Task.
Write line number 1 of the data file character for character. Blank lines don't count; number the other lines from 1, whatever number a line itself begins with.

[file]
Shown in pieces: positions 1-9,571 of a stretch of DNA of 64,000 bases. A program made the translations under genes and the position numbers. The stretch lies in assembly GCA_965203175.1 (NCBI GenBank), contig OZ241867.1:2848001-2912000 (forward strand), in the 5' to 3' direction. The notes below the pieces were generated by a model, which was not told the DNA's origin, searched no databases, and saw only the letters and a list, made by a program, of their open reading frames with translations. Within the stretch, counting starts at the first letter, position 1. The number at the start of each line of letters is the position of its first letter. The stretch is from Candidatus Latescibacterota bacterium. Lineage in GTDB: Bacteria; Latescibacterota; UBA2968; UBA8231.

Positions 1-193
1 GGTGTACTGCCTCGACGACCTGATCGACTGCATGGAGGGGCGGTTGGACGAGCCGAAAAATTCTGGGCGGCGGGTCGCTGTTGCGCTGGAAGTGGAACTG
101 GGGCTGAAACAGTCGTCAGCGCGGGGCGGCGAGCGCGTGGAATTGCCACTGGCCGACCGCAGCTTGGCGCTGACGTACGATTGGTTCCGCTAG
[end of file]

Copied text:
Shown in pieces: positions 1-9,571 of a stretch of DNA of 64,000 bases. A program made the translations under genes and the position numbers. The stretch lies in assembly GCA_965203175.1 (NCBI GenBank), contig OZ241867.1:2848001-2912000 (forward strand), in the 5' to 3' direction. The notes below the pieces were generated by a model, which was not told the DNA's origin, searched no databases, and saw only the letters and a list, made by a program, of their open reading frames with translations. Within the stretch, counting starts at the first letter, position 1. The number at the start of each line of letters is the position of its first letter. The stretch is from Candidatus Latescibacterota bacterium. Lineage in GTDB: Bacteria; Latescibacterota; UBA2968; UBA8231.